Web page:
My mother and father were the glue that held me and my life together, whilst professionals—psychologists and psychiatrists—treated me for years during the worst stages of chronic PTSD.
I know from experience, the secondary causalities of PTSD are the sufferer’s loved ones – wife, partner, children, siblings, parents – the ones who see the effects of PTSD up close and personal. The depression, anger, anxiety, hyperarousal, dreams, flashbacks, withdrawal and massive personality changes.
One of my first memories of what I was going through affecting my parents, was in the first week after being released from hospital following the shooting.
I was having a nightmare and my father tried to wake me. As soon as he touched me I lashed out kicking at him repeatedly until I woke and realised where I was!
Love ones often feel helpless, are often overlooked by support services (although this is improving) and suffer in silence. For years I underwent intrusive operations to reconstruct my shattered mouth from that first bullet, with each procedure re-igniting the full fury of PTSD.
This is the damage the first bullet to my face inflicted…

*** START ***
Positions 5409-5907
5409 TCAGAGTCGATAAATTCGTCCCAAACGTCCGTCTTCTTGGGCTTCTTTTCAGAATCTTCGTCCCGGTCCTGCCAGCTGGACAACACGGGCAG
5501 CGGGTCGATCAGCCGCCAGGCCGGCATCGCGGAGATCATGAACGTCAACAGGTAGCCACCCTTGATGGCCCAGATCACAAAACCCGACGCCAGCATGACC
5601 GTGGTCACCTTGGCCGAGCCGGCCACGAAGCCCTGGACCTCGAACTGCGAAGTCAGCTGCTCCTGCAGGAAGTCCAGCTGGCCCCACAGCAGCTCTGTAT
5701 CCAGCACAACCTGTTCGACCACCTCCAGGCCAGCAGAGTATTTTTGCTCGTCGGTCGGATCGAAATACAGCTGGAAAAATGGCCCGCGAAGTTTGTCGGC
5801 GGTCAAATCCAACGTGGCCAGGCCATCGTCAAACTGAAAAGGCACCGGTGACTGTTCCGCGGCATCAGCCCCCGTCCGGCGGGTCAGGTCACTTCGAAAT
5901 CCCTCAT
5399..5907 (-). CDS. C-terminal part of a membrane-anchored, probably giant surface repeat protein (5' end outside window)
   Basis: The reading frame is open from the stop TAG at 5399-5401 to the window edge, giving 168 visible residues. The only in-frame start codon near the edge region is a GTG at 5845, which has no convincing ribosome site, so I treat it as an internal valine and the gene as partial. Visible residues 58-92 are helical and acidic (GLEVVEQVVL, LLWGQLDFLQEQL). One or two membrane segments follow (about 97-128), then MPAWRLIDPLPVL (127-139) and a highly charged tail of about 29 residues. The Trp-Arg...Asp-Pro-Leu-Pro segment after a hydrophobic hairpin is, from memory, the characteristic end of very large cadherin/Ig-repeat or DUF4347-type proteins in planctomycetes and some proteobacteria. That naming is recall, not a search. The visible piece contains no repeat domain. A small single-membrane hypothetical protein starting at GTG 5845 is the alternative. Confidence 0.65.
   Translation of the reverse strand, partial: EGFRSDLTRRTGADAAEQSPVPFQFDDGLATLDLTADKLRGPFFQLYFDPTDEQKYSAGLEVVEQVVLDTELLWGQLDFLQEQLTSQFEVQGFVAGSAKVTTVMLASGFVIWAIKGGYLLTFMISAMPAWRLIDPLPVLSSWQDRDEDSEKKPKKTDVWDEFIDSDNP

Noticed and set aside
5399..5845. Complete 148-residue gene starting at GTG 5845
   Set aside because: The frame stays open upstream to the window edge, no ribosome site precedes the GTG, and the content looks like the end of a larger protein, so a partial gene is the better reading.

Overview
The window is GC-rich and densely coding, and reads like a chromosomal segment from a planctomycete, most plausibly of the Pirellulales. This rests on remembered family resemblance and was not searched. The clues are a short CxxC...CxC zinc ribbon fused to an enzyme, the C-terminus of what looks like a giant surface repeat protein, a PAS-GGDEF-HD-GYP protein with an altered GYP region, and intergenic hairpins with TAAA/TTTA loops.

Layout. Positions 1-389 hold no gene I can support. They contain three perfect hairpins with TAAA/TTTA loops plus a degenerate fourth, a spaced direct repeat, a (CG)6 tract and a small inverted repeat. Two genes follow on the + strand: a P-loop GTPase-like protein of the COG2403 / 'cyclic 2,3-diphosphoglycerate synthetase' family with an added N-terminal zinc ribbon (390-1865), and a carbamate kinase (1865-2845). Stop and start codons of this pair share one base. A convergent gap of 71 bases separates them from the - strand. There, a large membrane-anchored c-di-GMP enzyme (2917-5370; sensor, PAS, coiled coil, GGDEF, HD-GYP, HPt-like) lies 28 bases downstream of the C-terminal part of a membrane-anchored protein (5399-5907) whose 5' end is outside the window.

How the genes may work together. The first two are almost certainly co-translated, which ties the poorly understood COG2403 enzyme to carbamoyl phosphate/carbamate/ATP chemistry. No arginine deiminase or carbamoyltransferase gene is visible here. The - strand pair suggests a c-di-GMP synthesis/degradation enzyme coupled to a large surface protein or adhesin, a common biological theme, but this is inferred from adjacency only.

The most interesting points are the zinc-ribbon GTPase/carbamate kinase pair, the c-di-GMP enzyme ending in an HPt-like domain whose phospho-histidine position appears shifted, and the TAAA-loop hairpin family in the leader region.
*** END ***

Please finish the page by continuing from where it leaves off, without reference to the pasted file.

As all loving parents know, what affects your children, affects you. Things became so bad in the early years after the shooting, my father suffered severe depression. I was being treated by an experienced psychiatrist who had children of his own. He had more than an inkling of what my parents were going through. When I shared my concerns about my father’s declining mental health, even though he was not paid for it, the psychiatrist volunteered to see and treat my father for 15 minutes after each session that I had with him. My dad started a course of anti-depressants, which combined with talking about his feelings and emotions, and the wise counsel of this generous psychiatrist, helped in time to relieve his depression. This enabled him to ‘keep going’ and along with mum continue to be a bulwark of support for me.Tony Dell is the only first-class cricketer to serve in the Vietnam war and said, ‘I saw things in Vietnam that the human brain is not meant to experience…’. Forty years after his war service, his experiences led to a diagnosis of PTSD. Not the type to receive his TPI pension and do nothing, he founded Stand Tall for PTS to help reduce the condition’s stigma, educate and encourage governments to do more. In early 2017 he asked me to participate in a music film clip about the condition we share in common. He also asked, ‘Do you know anyone else touched by PTS who would be willing to contribute?’ You don’t need to be a Rhodes Scholar to know who I turned to! 😊